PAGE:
Still, he looked at me, his compassion deepening as my rage grew, his arms now cradling my whole family.

"And you," He said.

With that, the spell of fear was broken, and sobbing, I crawled into his arms and he held me. He held us all.

With no words of reassurance, no promises of health for my baby, or even of survival, Jesus had taken my fear and given me grace.


We were given this statue as a wedding present, it's the Holy Family, but it will always remind me of that moment in prayer, Jesus cradling me and my our baby in his arms.

Part V

Riding Waves of Grace: Joey's Birth Story Part III

Part I, II

Joey is nearing 5 months old and as I sit down to continue writing his birth story, I'm amazed at how long ago it all seems. I've moved on from the chaos of life during May and June and the memories are already fading. I need to write this down before it becomes a memory of, "He came early..."


The first item of business after confirming my rupture was to give me the first of 2 steroid injections, to help baby's lungs mature. I would get them 24 hours apart. 48 hours after the first shot, they would be fully effective. My prayer became, "Please keep him safe inside me at least until Tuesday morning."

Along with the steroid shot, they started me on an IV of Magnesium Sulfate [Mag]. This had a 2-fold purpose: to prevent labor and help protect the delicate preemie brain if I did go into labor.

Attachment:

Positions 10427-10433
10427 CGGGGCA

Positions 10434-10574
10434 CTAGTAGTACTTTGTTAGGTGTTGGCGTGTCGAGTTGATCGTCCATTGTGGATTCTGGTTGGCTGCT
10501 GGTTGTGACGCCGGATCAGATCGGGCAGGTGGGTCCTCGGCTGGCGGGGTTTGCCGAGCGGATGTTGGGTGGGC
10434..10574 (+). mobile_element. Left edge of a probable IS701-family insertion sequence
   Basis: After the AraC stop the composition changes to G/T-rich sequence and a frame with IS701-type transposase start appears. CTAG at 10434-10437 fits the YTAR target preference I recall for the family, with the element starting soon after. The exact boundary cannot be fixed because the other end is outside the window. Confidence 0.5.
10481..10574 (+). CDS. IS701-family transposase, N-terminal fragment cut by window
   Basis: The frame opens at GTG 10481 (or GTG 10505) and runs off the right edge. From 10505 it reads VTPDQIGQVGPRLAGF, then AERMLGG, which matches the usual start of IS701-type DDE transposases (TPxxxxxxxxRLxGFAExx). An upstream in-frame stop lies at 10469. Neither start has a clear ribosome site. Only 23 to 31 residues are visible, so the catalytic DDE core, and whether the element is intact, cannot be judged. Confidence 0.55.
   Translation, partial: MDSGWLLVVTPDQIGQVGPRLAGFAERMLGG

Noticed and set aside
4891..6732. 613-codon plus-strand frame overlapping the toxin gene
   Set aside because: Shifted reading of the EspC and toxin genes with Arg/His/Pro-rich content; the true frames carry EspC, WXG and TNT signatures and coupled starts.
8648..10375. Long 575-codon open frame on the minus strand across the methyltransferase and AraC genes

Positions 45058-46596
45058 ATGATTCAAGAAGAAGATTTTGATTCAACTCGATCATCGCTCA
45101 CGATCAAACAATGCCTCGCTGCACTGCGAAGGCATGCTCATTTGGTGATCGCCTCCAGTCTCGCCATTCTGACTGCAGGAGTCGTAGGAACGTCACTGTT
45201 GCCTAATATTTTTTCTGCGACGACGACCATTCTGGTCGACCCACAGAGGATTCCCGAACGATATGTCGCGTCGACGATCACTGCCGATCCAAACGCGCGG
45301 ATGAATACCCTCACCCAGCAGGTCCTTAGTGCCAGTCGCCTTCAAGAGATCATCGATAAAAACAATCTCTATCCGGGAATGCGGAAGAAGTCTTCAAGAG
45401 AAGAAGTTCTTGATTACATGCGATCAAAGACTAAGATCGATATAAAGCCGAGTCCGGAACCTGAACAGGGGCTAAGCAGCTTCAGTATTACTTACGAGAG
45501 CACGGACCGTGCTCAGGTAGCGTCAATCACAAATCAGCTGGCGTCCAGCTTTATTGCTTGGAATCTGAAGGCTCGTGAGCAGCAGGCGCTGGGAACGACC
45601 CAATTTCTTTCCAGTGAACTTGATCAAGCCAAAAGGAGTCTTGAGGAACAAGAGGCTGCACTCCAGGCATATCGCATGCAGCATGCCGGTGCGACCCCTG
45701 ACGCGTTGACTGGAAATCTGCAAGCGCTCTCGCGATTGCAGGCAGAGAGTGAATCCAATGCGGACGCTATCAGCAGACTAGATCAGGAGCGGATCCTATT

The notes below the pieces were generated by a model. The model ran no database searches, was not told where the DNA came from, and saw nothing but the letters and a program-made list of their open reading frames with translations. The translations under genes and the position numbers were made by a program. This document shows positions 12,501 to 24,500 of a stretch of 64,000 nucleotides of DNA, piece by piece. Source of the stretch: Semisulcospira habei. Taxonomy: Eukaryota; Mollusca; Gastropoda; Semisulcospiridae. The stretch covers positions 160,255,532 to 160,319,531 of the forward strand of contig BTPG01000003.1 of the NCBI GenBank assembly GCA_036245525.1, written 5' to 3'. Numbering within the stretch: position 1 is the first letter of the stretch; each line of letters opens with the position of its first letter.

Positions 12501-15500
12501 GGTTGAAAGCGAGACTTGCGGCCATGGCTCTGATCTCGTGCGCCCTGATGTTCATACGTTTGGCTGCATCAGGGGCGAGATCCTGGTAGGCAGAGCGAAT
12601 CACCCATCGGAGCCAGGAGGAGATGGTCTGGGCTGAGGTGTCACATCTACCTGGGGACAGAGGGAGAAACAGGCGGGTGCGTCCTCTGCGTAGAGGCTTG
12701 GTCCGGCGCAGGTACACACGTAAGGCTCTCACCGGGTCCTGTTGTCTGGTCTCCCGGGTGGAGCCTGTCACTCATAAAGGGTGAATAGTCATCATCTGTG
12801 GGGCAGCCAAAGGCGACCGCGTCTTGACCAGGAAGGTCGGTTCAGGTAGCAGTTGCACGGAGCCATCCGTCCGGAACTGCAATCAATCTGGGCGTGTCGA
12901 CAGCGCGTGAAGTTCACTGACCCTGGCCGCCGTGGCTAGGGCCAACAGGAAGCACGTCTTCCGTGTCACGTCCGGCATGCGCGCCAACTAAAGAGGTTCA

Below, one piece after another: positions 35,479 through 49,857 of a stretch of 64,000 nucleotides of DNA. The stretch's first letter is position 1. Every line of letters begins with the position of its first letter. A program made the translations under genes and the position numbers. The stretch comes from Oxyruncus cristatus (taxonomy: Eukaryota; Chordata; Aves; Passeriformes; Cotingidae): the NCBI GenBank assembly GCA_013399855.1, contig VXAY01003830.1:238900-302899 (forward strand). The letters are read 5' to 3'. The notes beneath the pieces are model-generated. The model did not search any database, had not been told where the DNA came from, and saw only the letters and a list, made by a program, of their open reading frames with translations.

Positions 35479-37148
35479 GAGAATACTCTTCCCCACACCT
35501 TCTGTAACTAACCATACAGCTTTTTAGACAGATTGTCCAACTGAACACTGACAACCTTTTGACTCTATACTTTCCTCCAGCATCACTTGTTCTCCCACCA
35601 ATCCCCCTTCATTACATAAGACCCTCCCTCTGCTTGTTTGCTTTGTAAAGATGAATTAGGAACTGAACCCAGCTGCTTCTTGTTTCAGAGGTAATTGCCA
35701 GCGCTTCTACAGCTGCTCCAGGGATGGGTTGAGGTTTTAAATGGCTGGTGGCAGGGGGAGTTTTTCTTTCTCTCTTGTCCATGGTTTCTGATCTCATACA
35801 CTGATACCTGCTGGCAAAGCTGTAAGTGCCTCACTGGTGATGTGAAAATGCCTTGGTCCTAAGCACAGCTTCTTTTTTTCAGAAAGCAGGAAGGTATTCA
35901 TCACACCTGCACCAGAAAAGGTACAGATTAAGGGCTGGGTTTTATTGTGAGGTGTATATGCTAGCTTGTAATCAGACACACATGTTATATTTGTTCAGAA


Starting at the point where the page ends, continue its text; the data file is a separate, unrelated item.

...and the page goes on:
In addition to the pokes and prods, I was informed that my beloved doctor, who had been giving  instructions over the phone, was passing my case on to the hospitalist OBs. Shots and IVs I can handle, but this news was hard to hear. She'd delivered all of my babies, and if nothing else, I was desperate to have her prayerful presence walk me through this. I felt like an emotional lifeline had been taken from me. I fought to assume the best while questions ran through my head: "Is this somehow my fault and she doesn't want to deal with me? Am I not worth the hassle? Is she just trying to protect herself in case something goes wrong?"...I knew those weren't true, but I didn't know the truth, and when that's lost, it's hard to fight the lies.

Following this news, one of the OBs walked in and gave us a brief overview of what might happen in the next hours, days or weeks. Here's what we were told:

- There was no way to know if I would go into labor, or when it might happen. 

- If I didn't go into labor on my own, I would be induced at 34 weeks. This is standard procedure for a pregnancy with ruptured membranes. 

- I would stay on the Mag until Tuesday morning (48 hours). If I went into labor before 32 weeks, it would be restarted as a neuro-protectant for the baby.

- No efforts would be made to stop labor after Tuesday morning, as it's believed that the body is giving birth for a reason.

Mark asked what was the likelihood of making it to 34 weeks. I think we would've been satisfied with any number that was thrown out - knowing that it meant nothing, but still giving us something to hope for, to try to beat the odds... The doctor shrugged and reluctantly said, "Maybe 40%?"  Hopefully that would get us past Tuesday morning.

34 weeks meant up to 4 weeks in the hospital. I was trying to wrap my head around counter-intuitively wanting to be in the hospital for 4 weeks. What on earth was this going to mean for our kids? For Mark? For my mom, who I knew we'd be leaning on, heavily? Reality began to settle around me. If everything went perfectly, we would still have a preemie younger than 35 week Iain, and I remembered that sleepless crucible all too well.

With our best-case-scenario sketched out for us, and unanswerable questions swirling through our hearts and minds, we began to settle in, contact family and friends, and pray.

Part IV